Black folks have a history with the guinea fowl that goes back more than ten thousand years. And post-emancipation, black Americans were not allowed to raise most types of livestock, because they would compete with white farmers, but they could have chickens. Poultry became the mainstay of black farmers, and it’s important for us to keep those traditions alive.
Frisch: What do you mean when you say, “Soil wants to be alive”?
Penniman: Soil consists of a few ingredients. There’s the mineral component — the sand, silt, and clay. There’s the organic matter. There’s the water and the air. But as important, if not more important, are the micro- and macro-organisms: the bacteria and nematodes and earthworms. These organisms break down organic matter into a usable form, provide aeration and channels for water infiltration, and improve soil texture. We need the soil to be alive.
One of the tragedies of industrial agriculture is that it sees soil as a lifeless medium in which you put your seed. You till it, you bake it, and you poison it until it is quite literally dead. This has consequences for the sustainability of our agricultural system. We take a different approach at Soul Fire. Larisa, our farm manager, likes to say we invite the life back into the soil. We welcome it home.
Frisch: Many U.S. farmers send soil samples to a laboratory for chemical analysis. Are there indigenous ways of testing soil?
Penniman: Yes, in our BIPOC Farmers Immersion program we spend the first third of our soil-science class interacting with soil through our senses. I put out a sample of the degraded soil we found when we got here, alongside soil from the forest, some purchased compost, and the soil we’re growing broccoli in. I ask people to touch it, smell it, taste it, listen to it, and draw conclusions. What’s astounding is that they can figure out almost everything they need to know about the soil in a few minutes with no training. If the soil smells rich, if it’s crumbly and moist and has earthworms and roots, then it’s healthy.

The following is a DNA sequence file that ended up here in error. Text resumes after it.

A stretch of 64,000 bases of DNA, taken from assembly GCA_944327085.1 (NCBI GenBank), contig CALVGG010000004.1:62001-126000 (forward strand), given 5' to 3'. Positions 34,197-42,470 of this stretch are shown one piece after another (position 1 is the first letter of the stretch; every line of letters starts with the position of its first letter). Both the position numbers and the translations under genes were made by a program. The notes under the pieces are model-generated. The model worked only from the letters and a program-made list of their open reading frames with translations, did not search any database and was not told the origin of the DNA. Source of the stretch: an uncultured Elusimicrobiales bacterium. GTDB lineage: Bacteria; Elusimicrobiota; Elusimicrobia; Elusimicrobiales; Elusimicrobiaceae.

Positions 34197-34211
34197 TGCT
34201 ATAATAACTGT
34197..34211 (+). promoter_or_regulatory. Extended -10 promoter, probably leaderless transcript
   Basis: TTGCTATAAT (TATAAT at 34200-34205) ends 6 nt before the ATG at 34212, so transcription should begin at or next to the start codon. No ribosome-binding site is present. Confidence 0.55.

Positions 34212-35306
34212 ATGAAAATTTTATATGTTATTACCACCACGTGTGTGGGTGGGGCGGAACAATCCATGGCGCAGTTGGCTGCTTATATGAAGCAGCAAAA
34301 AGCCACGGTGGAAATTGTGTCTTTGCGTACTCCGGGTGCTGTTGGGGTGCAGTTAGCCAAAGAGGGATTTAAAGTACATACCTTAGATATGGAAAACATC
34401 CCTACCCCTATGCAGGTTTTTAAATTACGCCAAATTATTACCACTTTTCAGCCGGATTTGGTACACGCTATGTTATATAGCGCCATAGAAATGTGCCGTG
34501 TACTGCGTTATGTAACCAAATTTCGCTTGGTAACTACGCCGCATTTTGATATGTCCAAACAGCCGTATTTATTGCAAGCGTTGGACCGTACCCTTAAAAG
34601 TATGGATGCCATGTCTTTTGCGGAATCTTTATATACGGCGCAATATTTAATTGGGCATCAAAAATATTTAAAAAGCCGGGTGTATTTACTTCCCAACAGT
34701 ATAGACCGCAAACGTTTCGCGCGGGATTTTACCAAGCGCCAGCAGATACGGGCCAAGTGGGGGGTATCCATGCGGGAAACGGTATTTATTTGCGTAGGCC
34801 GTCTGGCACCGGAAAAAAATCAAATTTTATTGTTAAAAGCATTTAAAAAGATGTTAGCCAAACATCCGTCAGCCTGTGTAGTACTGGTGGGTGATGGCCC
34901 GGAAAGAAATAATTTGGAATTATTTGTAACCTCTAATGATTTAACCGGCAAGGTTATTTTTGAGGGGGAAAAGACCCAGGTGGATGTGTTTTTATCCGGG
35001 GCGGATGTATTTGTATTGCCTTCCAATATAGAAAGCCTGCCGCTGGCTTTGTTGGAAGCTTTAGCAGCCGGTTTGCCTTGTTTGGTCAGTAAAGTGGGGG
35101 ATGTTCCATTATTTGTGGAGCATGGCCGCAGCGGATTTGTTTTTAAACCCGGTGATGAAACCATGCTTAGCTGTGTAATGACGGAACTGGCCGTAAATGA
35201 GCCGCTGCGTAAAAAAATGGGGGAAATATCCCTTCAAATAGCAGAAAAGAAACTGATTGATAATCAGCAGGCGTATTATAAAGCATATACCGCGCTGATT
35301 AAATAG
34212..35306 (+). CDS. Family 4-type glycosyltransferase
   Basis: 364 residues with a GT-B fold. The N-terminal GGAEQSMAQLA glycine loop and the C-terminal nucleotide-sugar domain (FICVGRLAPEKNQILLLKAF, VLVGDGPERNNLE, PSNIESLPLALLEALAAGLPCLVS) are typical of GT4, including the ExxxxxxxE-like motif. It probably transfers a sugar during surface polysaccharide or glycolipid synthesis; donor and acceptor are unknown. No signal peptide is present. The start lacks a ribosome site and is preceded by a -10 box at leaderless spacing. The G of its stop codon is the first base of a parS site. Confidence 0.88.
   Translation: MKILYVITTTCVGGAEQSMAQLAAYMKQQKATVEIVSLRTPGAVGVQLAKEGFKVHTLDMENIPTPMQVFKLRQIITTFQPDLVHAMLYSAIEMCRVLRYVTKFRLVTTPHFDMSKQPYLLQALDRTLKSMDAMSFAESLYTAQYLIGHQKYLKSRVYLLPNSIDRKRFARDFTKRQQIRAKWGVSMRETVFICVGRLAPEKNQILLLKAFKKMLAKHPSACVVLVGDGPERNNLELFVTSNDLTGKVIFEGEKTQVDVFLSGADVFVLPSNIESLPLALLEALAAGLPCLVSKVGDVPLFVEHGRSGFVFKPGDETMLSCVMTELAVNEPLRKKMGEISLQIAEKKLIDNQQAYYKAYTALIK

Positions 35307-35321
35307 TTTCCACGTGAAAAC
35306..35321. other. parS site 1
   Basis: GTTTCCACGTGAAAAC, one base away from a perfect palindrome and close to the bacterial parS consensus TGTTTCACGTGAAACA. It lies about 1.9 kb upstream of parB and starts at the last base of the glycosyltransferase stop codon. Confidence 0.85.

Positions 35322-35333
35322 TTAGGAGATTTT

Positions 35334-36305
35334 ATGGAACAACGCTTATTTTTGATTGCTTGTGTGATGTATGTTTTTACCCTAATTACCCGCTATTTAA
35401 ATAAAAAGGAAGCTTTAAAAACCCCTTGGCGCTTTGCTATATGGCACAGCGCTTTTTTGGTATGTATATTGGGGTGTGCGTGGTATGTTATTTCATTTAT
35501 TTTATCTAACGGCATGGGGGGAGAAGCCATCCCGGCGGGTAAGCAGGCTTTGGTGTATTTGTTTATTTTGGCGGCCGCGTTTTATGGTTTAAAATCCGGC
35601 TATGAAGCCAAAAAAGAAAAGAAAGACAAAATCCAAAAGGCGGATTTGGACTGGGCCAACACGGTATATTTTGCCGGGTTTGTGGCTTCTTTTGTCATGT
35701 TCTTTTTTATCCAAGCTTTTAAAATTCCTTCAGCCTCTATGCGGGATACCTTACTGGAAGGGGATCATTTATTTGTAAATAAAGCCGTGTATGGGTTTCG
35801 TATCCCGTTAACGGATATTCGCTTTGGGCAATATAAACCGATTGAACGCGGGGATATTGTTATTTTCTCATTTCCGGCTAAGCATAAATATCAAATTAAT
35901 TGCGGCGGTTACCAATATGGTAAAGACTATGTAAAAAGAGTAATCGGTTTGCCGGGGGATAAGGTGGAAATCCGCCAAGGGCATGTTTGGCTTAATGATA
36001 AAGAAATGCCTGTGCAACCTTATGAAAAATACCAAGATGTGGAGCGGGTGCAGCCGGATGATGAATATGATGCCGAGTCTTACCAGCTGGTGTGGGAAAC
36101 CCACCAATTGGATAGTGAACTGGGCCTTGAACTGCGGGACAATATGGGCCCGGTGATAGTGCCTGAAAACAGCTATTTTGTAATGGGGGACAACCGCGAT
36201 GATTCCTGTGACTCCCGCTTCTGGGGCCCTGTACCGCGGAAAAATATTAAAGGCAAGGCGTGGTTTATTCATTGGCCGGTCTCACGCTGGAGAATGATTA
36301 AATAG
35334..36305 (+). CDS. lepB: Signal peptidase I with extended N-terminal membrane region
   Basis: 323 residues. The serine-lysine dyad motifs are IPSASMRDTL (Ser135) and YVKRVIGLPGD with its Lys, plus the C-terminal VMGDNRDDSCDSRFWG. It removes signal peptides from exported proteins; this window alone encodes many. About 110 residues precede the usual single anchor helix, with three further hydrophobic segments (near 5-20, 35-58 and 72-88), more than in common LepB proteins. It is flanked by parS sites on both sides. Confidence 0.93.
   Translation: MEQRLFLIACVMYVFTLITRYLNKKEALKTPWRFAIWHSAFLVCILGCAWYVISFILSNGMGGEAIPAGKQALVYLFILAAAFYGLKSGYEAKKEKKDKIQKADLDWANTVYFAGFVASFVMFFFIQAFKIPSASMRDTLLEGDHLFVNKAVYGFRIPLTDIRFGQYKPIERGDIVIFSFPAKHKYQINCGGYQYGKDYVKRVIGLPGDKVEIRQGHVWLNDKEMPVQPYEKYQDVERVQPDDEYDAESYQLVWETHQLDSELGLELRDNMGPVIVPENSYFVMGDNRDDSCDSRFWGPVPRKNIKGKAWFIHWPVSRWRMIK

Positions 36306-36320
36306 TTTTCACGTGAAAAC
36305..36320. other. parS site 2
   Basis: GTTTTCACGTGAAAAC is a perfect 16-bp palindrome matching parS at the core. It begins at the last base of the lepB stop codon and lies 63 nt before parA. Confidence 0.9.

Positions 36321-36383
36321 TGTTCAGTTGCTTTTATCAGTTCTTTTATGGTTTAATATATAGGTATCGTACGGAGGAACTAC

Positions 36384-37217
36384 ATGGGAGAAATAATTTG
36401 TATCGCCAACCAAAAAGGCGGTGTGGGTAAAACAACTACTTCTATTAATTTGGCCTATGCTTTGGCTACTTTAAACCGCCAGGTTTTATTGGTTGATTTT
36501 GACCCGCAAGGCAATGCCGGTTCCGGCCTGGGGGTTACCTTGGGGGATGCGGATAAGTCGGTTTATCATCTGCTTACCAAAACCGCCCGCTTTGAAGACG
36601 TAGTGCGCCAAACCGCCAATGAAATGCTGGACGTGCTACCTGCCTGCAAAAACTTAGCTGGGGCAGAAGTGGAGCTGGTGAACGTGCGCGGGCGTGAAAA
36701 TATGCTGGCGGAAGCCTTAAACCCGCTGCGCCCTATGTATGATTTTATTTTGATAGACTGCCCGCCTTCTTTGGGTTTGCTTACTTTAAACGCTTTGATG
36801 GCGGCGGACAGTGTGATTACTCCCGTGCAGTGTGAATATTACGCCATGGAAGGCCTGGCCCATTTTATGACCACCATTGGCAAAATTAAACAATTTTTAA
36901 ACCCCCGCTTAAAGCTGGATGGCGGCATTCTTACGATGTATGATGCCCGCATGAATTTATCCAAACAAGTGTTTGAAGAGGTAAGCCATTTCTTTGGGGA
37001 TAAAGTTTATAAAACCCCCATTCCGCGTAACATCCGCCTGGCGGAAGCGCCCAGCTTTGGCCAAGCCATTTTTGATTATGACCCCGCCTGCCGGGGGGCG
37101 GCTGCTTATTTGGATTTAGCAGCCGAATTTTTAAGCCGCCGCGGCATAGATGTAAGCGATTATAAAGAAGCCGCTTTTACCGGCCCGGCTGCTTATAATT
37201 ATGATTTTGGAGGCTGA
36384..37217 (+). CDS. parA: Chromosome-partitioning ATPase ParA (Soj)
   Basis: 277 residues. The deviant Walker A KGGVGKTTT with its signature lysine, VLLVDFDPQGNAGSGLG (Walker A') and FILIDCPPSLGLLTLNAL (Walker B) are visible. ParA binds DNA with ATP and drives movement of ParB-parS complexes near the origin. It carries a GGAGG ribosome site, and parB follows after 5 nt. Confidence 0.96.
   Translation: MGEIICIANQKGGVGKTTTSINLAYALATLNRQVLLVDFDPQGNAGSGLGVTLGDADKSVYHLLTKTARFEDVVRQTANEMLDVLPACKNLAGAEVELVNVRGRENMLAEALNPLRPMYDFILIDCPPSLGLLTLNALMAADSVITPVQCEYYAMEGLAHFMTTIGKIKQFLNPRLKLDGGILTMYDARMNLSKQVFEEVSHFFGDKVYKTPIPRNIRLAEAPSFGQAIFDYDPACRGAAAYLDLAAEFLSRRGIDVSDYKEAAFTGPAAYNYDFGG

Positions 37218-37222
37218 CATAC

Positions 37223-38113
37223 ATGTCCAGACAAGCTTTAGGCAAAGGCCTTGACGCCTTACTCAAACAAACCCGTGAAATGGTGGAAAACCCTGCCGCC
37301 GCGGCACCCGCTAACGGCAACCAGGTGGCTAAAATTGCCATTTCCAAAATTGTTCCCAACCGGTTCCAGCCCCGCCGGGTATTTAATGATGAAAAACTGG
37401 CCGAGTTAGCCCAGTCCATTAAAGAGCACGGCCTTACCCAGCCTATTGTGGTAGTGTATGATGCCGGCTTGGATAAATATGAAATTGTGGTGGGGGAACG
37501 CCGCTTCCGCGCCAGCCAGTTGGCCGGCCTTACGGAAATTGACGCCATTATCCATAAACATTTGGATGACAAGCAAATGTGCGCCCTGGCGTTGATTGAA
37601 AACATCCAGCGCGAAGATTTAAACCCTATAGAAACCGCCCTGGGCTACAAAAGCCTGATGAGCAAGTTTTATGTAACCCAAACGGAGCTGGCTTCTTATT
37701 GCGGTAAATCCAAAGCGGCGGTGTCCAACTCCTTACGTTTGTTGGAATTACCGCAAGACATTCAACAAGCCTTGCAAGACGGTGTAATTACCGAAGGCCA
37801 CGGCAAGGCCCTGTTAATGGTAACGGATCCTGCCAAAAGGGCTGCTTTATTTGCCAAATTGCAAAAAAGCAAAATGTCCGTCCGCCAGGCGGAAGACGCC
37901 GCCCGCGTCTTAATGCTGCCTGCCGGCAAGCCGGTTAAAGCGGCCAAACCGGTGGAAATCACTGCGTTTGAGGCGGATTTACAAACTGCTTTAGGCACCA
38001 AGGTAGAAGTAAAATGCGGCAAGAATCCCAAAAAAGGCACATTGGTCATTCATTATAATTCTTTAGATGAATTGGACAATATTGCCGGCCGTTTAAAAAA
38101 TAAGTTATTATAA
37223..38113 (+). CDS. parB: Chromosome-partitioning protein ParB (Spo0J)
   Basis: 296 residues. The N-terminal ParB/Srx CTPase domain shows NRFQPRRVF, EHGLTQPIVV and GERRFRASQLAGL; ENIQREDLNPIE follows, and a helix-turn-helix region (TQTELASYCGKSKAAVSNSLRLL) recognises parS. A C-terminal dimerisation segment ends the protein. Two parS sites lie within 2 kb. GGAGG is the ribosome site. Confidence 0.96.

When I researched the history of indigenous soil testing, I learned that pretty much every African community has a soil-testing procedure as complex as Western soil classifications. And these procedures are often based on taste. In Malaysia they can tell the acidity of the soil by tasting it: Is it sweet? Is it sour? In Nigeria they have a texture flow chart that’s similar to the one we use in Western science. They have more than a dozen soil-texture classifications.
That said, at Soul Fire we still send our soil samples to the lab for certain tests. Obviously you can’t tell with your senses if the soil contains lead or mercury. I’m not recommending people go out and taste soil from an urban vacant lot! [Laughter.]
Frisch: At Soul Fire Farm you embrace several forms of cooperative social organization that originated either in Africa or among people of African descent. How have you adapted them?
Penniman: At the center of African cosmology there’s a “we,” not an “I.” Individualism is a Western worldview. We’re looking to revive our communal nature. One way we’re doing this is by reviving the tradition of konbit — a work party. For example, this Saturday I might help you plant your beans, and next Saturday you might help me, and on the third Saturday we both might help Farmer Jacques. That way our harvests will be staggered as well. There will be music and food at these parties, and a chance to socialize as well as to support each other in doing work that would otherwise be monotonous, mundane, or too difficult to do on our own.